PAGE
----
Searching for smart, safe news you can TRUST?

Support safe, smart, REAL journalism. Sign up for our Axios AM & PM newsletters and get smarter, faster.

Please enter a valid email.

Please enter a valid email.

Subscription failed
Thank you for subscribing!

Searching for smart, safe news you can TRUST?

Support safe, smart, REAL journalism. Sign up for our Axios AM & PM newsletters and get smarter, faster.

Please enter a valid email.

Please enter a valid email.

Subscription failed
Thank you for subscribing!

Denver news in your inbox

Catch up on the most important stories affecting your hometown with Axios Denver

Please enter a valid email.

Please enter a valid email.

Subscription failed
Thank you for subscribing!

Des Moines news in your inbox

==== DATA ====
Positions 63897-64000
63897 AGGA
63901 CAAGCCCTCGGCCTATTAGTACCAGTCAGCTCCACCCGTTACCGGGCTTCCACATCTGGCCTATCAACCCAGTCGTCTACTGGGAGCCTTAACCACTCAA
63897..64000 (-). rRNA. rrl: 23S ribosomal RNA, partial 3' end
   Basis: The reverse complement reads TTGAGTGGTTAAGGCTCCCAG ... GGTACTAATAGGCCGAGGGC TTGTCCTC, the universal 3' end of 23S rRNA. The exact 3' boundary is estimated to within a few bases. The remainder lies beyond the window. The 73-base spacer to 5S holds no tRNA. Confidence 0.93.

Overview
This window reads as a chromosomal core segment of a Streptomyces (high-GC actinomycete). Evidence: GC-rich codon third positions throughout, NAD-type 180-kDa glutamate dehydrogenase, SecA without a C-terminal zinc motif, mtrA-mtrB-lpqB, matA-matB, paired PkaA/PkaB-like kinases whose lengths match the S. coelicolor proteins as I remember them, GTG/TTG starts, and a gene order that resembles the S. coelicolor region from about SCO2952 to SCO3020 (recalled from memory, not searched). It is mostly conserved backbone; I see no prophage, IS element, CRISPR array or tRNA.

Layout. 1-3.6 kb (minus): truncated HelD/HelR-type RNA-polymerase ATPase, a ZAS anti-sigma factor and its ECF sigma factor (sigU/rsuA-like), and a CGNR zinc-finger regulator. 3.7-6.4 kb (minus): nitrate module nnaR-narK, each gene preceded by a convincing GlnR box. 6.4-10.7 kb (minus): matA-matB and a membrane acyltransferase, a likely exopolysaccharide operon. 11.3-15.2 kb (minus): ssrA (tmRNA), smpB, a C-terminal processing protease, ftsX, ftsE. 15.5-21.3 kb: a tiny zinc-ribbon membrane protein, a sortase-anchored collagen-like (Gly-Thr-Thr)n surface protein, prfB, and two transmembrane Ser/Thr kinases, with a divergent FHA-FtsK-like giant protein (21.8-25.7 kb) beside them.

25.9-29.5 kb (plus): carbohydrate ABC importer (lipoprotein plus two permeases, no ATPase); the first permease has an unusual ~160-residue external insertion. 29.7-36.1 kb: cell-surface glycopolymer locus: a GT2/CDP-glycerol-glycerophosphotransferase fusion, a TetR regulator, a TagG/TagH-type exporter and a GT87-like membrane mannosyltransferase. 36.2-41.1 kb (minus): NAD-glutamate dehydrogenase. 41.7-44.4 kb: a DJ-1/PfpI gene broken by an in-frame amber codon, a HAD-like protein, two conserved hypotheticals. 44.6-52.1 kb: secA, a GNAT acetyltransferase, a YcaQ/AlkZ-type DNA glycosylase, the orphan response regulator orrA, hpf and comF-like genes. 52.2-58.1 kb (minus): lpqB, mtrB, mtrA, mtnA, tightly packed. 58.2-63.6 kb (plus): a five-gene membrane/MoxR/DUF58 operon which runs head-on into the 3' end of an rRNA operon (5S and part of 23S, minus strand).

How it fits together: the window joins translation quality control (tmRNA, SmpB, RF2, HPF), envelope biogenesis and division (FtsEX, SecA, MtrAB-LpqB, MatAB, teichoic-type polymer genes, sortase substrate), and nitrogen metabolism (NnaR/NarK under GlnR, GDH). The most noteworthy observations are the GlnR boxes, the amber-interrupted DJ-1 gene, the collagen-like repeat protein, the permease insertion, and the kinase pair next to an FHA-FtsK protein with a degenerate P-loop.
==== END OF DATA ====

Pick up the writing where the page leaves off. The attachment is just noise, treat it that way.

Catch up on the most important stories affecting your hometown with Axios Des Moines

Please enter a valid email.

Please enter a valid email.

Subscription failed
Thank you for subscribing!

Minneapolis-St. Paul news in your inbox

Catch up on the most important stories affecting your hometown with Axios Minneapolis-St. Paul

Please enter a valid email.

Please enter a valid email.

Subscription failed
Thank you for subscribing!

Tampa-St. Petersburg news in your inbox

Catch up on the most important stories affecting your hometown with Axios Tampa-St. Petersburg

Please enter a valid email.

Please enter a valid email.

Subscription failed
Thank you for subscribing!

Please enter a valid email.

Please enter a valid email.

Subscription failed
Thank you for subscribing!

Illustration: Sarah Grillo/Axios

Donald Trump wants to politicize the Fed. One White House source explained his thinking to the WSJ:

"Mr. Trump has selected candidates like Messrs. [Stephen] Moore and [Herman] Cain in recent weeks because he believes they have the interests of his presidency in mind, the person said.
Describing Mr. Trump’s views, the person said, 'I want people who care about me and my presidency and economic growth…because that’s important to the health of the country and his re-election chances.'”